I love this! You speak to community. It seems to always come down to that. Having students all day allows you to nurture that community, provides opportunities for you to reinforce concepts across the day, and gives students time to learn from people they trust. Community, when functional, allows us to take risks, ask hard questions, and have our thinking pushed by others. Like you, I have always thought there are many advantages to having students across the day. There is much that can be accomplished because of community and relationships.

    I'm so glad you're back to blogging. I've missed reading your posts.

    Cathy

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    1. Thanks for the comment, Cathy! I completely agree about community. For me, I think the word "culture" goes beyond "community." I hope that the learners in my community are part of a "culture" that is more deeply ingrained in their daily experience. Those closely held attitudes and values about reading, books, writing, collaboration, productive failure, growth mindsest, etc. are the crux of our daily interactions.

      I appreciate your support in my blogging efforts!

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  3. Bravo Scott! You are so right. Community is key and there is something to be said about being able to have your students all day that builds that community. You are able to create an environment where your students know that they are part of something bigger than themselves, which allows them to take those risks you speak of and grow together. I am a strong believer in self-contained classrooms in the elementary. It's not our job to get them ready for middle school. It's our job to help them to become people who are curious and love to learn. We are about the whole child. I'm so glad you are back to blogging. You have an important message to share.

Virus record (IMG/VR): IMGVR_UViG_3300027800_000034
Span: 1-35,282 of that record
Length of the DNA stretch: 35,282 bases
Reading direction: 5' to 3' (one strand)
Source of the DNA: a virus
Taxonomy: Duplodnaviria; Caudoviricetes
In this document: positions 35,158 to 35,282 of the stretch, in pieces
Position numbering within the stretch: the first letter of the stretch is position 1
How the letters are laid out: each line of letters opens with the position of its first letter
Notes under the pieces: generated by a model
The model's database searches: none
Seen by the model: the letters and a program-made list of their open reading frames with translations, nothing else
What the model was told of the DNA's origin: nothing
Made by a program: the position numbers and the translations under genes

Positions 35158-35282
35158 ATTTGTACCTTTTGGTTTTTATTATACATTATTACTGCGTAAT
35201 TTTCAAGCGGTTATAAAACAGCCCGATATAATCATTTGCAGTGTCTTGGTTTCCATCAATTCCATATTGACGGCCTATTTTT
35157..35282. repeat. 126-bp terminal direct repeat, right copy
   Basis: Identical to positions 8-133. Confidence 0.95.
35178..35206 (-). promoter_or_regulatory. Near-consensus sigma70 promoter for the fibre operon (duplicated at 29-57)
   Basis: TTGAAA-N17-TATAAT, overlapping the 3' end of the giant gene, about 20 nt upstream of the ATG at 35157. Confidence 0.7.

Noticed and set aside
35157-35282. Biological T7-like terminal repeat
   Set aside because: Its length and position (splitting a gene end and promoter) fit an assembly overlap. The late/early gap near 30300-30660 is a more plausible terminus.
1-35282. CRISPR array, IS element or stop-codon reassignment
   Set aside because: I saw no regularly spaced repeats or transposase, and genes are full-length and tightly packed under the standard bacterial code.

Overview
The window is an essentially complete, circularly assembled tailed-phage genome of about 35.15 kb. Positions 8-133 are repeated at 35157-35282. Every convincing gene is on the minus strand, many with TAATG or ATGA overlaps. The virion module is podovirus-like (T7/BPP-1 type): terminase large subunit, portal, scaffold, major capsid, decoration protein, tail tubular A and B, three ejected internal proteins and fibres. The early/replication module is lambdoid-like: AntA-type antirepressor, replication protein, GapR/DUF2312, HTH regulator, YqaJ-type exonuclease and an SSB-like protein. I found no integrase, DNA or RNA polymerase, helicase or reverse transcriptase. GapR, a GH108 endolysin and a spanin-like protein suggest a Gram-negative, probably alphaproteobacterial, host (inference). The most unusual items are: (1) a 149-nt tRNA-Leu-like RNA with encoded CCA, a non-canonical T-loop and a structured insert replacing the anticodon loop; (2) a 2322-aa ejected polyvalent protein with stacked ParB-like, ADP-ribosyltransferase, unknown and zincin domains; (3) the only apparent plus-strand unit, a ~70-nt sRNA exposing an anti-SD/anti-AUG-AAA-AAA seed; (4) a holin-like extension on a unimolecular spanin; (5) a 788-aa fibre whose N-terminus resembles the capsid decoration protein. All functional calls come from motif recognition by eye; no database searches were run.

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    1. Thanks for the support, Julie! You are able to encapsulate my sentiments exactly. It's very easy to fall into the trap of intervention, RTI, value-added, growth measures, etc. With all the "change" and talking of "dreaming big" going around, I hope that we don't forget about the whole child.

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  4. As an "oldie" (K-8 certification), I've taught in a self-contained classroom for 12 years (out of the 26 years I've been teaching...also served as elementary librarian and gifted specialist). I wholeheartedly agree with you about teaching the "whole" child. It's so important (brain research, you know) to provide connections between concepts so that students truly learn. I loved having the time to use as it was dictated by the students...if we needed more time to just finish that read-aloud (this happened often!), then we used it. If we needed a bit longer to experiment with a Science concept, then we had it. Thanks for sharing!

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  5. As an "oldie" (K-8 certification), I've taught in a self-contained classroom for 12 years (out of the 26 years I've been teaching...also served as elementary librarian and gifted specialist). I wholeheartedly agree with you about teaching the "whole" child. It's so important (brain research, you know) to provide connections between concepts so that students truly learn. I loved having the time to use as it was dictated by the students...if we needed more time to just finish that read-aloud (this happened often!), then we used it. If we needed a bit longer to experiment with a Science concept, then we had it. Thanks for sharing!

    ReplyDelete